Global coral reefs have entered a distinctive human-dominated era, the Anthropocene, characterized by more frequent severe global coral bleaching events and regional-scale coral habitat degradation. Coastal areas around the world are usually densely populated regions that are under increasing pressure from urbanization, intensifying land use, and industrial development. Compared with remote, pristine coral reefs, inshore reefs are at higher risk of degradation due to a combination of natural and direct human impacts.
The South China Sea (SCS), a marginal sea in the western Pacific, has numerous fringing reefs and non-reef coral communities distributed around near shore islands and along the mainland coast of southern China. The northern SCS has been defined as one of the “highly impacted regions” in the world. Coral habitats in this region have experienced significant declines in coral cover and biodiversity during recent decades.
Direct evidence of acute and chronic disturbance on most inshore coral assemblages is limited. Long-term, periodical surveys and historical baseline data essential for effective management are lacking, especially in the SCS and the vast majority of coral reefs over the Indo-Pacific .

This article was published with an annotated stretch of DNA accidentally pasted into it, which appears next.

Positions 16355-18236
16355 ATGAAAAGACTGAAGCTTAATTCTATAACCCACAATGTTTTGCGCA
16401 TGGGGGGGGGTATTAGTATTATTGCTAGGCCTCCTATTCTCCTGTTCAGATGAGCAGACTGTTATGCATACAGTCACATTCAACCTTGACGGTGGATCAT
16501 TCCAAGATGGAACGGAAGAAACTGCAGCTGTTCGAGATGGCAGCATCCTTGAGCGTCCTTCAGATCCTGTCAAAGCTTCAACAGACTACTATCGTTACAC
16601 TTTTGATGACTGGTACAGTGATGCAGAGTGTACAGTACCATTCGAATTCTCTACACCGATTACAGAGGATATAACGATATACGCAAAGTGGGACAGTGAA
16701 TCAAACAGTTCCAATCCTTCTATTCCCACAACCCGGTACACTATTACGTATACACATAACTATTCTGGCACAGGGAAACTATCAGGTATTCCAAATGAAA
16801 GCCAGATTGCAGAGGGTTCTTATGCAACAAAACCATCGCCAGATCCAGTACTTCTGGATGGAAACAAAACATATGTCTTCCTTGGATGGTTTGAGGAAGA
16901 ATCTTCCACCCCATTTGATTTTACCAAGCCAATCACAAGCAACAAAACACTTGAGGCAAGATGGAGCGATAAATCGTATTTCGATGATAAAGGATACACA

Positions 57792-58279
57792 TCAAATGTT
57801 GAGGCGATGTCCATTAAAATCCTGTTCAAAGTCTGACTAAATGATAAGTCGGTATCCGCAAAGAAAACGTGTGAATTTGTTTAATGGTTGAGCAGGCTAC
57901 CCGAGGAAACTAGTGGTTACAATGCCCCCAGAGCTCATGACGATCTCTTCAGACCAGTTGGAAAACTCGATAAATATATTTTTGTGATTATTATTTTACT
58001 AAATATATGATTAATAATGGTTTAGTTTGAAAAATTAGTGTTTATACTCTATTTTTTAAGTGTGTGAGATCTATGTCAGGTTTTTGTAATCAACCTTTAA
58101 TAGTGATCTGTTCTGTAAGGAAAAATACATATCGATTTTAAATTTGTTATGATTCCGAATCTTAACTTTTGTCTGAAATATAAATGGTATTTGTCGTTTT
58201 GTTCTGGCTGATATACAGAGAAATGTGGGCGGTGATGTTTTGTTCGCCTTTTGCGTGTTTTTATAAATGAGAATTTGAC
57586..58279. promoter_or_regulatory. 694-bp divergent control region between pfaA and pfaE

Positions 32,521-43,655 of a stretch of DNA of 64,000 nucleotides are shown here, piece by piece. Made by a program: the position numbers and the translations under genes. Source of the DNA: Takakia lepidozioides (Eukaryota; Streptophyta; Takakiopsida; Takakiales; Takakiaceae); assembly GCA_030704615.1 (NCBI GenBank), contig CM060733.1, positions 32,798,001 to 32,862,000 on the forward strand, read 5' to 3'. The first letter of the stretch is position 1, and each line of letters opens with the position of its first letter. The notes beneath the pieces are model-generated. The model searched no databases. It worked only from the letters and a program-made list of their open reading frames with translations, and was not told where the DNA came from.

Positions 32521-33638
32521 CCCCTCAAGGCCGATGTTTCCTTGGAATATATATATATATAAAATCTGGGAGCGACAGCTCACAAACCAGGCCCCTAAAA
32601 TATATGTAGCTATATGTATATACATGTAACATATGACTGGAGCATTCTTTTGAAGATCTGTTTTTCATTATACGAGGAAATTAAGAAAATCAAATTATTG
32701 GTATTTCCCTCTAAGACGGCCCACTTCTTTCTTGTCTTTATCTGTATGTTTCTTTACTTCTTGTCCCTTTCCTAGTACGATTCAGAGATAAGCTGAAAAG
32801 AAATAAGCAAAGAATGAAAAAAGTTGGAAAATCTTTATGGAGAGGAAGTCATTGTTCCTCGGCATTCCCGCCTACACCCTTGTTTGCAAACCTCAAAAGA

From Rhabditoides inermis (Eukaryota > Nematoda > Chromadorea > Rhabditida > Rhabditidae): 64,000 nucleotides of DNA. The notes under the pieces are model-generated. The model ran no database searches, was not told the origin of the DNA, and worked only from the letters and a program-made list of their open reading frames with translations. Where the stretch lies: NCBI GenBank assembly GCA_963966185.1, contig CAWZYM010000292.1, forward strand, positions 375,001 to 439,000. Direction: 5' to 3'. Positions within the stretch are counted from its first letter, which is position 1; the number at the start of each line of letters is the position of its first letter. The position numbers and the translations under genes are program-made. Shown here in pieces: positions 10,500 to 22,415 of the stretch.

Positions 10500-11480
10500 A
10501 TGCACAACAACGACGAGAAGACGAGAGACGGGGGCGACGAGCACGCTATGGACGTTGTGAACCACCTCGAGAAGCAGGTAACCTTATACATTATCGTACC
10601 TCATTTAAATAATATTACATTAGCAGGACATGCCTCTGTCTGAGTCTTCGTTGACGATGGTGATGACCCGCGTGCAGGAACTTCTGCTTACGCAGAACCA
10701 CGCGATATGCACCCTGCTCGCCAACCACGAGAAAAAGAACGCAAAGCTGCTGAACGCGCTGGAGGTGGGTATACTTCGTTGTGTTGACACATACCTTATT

Recently, researchers led by Prof. Chen Tianran from South China Sea Institute of Oceanology, Chinese Academy of Sciences, and Professor Zhao Jianxin from the University of Queensland, Australia, have made the latest progress in the study of coral reef dynamics in the northern South China Sea. The study was published in Science of the Total Environment.
Using high-precision uranium-thorium (U-Th) dating technology, they reconstructed a ~100-year-long history of extensive coral loss, changes in coral community structure, and a shifting baseline. The data were collected at Weizhou Island, northern SCS, which has highly disturbed inshore coral habitats that are typical globally. According to their U-Th dates, major coral mortalities around Weizhou Island have occurred since the 1950s, with increasing frequency and severity since the 1980s. Prior to this collapse, the local coral community structure sustained remarkable long-term stability over millennia. The timing of the Acropora loss and massive coral mortalities coincides with multiple acute and chronic, natural and anthropogenic disturbance events.
“Finding new, efficient, and cost-effective restoration technologies is an urgent research need” said Prof. CHEN, “but priority should be given to directly addressing the causes of degradation and effectively controlling chronic disturbances before attempting to restore reef ecosystems.”
Fig. U-Th age structures of (a) all dead coral samples（Image by SCSIO）